The New Write: Young Nats Newsletter
Official Newsletter of the New Zealand Young Nationals
17th February 2003
“For a nation to try to tax itself into prosperity is like a man standing in a bucket and trying to lift himself up by the handle." -Winston Churchill
New Write Uncovers Sas Movements 2. More Bureaucracy For Tertiary Education 3. Act Annual Conference: March 14th – 16th 4. France Labelled A “Second-Rate Country” 5. Hot Goss From Parliament 6. Top Ten Agenda Items At The Act Conference 7. Website Of The Week
NEW WRITE UNCOVERS SAS MOVEMENTS The National Party has continually questioned Helen Clark on the deployment of New Zealand forces overseas. According to Foreign Affairs Spokesperson Wayne Mapp; "The National Party stands with our people fighting the war on terrorism, when they go into danger they should have the full support of an informed public." However the intrepid reporters of the New Write can inform you that New Zealand forces continue the fight against international terrorism. An unnamed US source had this to say: "The New Zealand Special Air Service troops were especially good. They marched into the mountains for weeks at a time, and always seemed to return fatter, cheerier and with tales of ambushes and enemy dead." The New Write salutes our brave and unsung heroes. Source: http://www.washtimes.com/national/20030103-9789688.htm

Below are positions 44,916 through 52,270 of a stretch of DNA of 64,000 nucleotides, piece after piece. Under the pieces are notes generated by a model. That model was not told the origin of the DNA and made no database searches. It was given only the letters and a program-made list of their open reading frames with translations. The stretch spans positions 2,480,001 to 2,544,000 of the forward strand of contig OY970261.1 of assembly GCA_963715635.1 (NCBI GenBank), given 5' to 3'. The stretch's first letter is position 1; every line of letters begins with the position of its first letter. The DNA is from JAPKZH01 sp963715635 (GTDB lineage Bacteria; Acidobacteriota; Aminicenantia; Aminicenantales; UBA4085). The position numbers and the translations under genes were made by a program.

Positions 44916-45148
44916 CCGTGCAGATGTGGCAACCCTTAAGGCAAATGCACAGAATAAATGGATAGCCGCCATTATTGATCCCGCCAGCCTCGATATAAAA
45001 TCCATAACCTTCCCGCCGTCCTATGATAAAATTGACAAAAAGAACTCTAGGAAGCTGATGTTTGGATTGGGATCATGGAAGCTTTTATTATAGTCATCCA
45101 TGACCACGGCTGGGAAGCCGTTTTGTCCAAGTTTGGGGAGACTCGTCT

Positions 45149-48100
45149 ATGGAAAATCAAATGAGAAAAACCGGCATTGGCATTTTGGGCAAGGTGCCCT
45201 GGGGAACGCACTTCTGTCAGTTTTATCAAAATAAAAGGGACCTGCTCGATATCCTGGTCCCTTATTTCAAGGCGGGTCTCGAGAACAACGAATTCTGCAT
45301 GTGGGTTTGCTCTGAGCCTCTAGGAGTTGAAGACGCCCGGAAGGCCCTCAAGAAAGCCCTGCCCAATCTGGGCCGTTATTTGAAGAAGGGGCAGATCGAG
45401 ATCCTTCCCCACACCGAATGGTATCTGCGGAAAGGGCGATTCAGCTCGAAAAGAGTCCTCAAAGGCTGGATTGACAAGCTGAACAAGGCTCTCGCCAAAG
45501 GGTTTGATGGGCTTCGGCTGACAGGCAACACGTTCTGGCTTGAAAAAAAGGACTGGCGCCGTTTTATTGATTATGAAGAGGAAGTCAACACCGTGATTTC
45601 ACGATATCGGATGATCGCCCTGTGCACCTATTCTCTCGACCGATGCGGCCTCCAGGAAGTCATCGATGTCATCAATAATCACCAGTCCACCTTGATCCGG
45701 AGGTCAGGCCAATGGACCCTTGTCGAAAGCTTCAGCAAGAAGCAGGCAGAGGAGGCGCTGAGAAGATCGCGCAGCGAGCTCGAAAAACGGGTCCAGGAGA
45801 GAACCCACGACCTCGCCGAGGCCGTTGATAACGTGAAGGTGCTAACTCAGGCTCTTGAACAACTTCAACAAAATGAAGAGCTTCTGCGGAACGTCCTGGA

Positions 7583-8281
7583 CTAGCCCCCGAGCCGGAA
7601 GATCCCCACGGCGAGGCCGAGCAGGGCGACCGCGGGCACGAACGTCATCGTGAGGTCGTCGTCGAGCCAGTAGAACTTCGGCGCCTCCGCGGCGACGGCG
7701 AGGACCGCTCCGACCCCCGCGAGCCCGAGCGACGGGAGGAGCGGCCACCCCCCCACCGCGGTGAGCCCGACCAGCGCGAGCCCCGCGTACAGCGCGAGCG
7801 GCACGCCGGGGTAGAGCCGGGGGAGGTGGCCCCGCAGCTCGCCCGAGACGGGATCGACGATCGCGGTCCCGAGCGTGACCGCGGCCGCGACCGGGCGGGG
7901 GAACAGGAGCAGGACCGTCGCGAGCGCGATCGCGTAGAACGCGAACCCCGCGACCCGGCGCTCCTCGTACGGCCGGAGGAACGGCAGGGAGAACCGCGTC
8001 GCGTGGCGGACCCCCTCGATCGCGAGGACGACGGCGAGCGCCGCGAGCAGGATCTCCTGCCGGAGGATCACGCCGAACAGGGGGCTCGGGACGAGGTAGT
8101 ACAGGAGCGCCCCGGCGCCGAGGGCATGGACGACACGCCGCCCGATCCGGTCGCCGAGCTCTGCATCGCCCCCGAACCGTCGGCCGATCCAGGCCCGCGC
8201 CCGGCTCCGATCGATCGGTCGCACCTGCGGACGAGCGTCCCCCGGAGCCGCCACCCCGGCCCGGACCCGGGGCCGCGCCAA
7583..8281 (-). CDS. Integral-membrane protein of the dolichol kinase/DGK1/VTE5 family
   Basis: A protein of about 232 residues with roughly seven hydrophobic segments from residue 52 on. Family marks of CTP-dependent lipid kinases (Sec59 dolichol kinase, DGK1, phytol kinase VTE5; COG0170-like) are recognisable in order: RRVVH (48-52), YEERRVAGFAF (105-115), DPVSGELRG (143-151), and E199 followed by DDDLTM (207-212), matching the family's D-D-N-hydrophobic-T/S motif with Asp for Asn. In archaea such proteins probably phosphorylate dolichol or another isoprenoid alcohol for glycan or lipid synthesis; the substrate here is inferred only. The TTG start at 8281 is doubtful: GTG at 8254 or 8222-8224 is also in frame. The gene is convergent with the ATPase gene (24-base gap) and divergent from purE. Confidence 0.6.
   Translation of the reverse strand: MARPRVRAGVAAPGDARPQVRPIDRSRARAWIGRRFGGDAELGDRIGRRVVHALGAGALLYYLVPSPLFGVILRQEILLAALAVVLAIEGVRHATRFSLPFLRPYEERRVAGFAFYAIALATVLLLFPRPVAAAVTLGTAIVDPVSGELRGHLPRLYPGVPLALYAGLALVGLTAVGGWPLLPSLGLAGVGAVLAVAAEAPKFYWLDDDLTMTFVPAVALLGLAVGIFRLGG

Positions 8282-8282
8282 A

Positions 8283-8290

2. MORE BUREAUCRACY FOR TERTIARY EDUCATION
The Government’s poised to add another layer of bureaucracy to our education system, according to National Party Tertiary Education spokesman Simon Power.
"I believe the Tertiary Education Commission, being officially launched will provide a mechanism for the Minister to interfere in the operation of our Universities and Polytechnics.
"We’re worried by the centralisation of control of tertiary education in the hands of the Minister. He now has complete command over funding mechanisms and potentially the kinds of courses he wants to see taught.
"The flow on effects from this are extremely worrying. I believe academic freedom and institutional autonomy are at risk. "Such a risk undermines the international credibility of New Zealand’s tertiary education system," says Mr Power.